Walking through the city, we immediately discover its peculiarities (site, landscapes, heritage), constraints (relief, river, bridges), mobility facilities mainly focused on car-mobility. The exploratory visit revealed the various projects in progress, the overall consistency of which does not seem, at first glance, to be assured. Recent developments in urban neighborhoods help improve the fluidity of automobile traffic while providing high-quality spaces for pedestrians.
The new Liège TGV station was then completed, the municipality struggling to bring to fruition projects aimed at organizing its surroundings, controlling its effects on neighboring districts, on the quays of the Meuse and on the whole of the lower town.
The Walloon Region is pursuing airport development projects (new logistics hubs in the agglomeration) and motorways (Cerexhe-Heuseux - Beaufays motorway ring road, supposed to complete the eastern ring road) which risk reinforcing trends towards exurbanization.
Some municipalities on the outskirts are waiting for the construction of this missing link in the motorway ring road to promote housing, shopping centers and areas of economic activity of local interest. Other municipalities, on the contrary, want to preserve the quality of their environment by pushing back environmental nuisances, and particularly those of mobility by car, towards neighboring entities …
Obviously, there is a difficulty in thinking globally about coherent travel management projects. Finally, if the public bus transport network is particularly well used in the city center (note) 8, some users, relayed in this by local elected officials, are calling for new public transport infrastructure in order to better serve public transport. hospitals, university sites, shopping centers or other economic activities located on the periphery.
5. The challenges and purposes of mobility
The route taken has highlighted an organization of networks which clearly favors car-mobility: little or no traffic congestion is combined with a loss of priority for non-motorized users and strong pressure from the car in space. public. Liège, a pro-car city, could be cited as a model if one is exclusively interested in the optimization of traffic infrastructure. Despite this observation, twenty-four municipalities of Greater Liège have taken the initiative to jointly ask the regional Minister of Transport to start work on a concerted urban mobility plan.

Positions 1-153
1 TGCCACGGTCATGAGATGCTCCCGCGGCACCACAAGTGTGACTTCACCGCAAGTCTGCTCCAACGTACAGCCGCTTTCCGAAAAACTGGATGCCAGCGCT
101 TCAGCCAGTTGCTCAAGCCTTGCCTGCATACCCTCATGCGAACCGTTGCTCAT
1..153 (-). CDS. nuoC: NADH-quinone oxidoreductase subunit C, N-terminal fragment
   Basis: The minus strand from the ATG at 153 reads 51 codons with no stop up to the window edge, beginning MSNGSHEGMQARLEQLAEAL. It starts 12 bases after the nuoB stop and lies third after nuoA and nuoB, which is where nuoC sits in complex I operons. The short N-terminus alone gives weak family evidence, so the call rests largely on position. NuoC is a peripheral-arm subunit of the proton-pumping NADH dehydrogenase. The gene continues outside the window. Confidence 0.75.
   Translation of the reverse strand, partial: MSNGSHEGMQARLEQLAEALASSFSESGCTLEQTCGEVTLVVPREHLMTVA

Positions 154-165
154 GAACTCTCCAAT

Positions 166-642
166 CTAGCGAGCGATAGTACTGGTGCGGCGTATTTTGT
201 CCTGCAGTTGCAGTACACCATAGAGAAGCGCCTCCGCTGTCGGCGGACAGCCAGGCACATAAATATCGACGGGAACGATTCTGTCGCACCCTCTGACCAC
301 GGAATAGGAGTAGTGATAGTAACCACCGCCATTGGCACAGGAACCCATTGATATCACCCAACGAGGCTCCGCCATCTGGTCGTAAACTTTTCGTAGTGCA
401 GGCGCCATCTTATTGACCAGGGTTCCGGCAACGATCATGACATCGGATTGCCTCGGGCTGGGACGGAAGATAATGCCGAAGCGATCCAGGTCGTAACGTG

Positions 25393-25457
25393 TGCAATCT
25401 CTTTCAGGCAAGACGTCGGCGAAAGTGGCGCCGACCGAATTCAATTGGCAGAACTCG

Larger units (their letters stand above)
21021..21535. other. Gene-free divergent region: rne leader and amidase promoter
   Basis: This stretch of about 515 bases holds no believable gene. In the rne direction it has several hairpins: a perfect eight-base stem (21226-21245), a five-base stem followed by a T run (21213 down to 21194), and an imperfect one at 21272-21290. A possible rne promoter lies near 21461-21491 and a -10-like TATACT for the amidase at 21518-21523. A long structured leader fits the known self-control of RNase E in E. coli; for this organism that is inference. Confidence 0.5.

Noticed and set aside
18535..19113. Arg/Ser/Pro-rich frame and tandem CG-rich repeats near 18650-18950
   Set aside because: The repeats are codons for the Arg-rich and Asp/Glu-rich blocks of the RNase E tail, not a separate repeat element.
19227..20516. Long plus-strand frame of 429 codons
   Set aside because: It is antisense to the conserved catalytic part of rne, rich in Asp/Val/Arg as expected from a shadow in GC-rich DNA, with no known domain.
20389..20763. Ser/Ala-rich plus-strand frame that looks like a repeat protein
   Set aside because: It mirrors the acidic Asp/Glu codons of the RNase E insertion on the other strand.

Indeed, despite a tacit and lasting consensus around a requirement of unrestricted accessibility-car, mainly oriented towards central municipalities, mobility remains at the heart of debates on the future of the agglomeration. The presentations and the visit highlighted some key issues:
territorial issues : the functioning of urban territories is called into question by rapid and profound economic and social transformations : economic changes linked to deindustrialisation, new lifestyles, increased mobility, multiplication of urban centralities, competition between urban communities for housing and activities, etc.
institutional issues : modes of collaboration both horizontally (between municipalities) and vertically (with higher levels) have become complex and require new modes of regulation. We are talking about new territorial governance which seems to be lacking in Liège.
political issues : the agglomeration brings together a growing majority of the population and jobs ; however, the political game is still largely conditioned by democratic rules that have not yet incorporated this new situation.
In other words, the functional territories linked to the use of the city by the actors no longer coincide with the institutional territories which regulate the competences and the decision-making processes. Where is the debate around economic, social, environmental and cultural issues taking place? What attitude do the various actors concerned adopt in the absence of a supracommunal institution in charge of these matters? The answers provided by the people of Liège present revealed a certain dismay at the scale of the stakes and a lack of control over the decision-making spheres which seem to escape the municipal representatives. The result is a certain fatalism on the part of local representatives. We can also note the absence of an undisputed leader who would rally the approval of a majority of elected officials or citizens. But who is assuming the government of the agglomeration? Why isn’t there a citizen participation process around debates on mobility, with a view to a concerted project?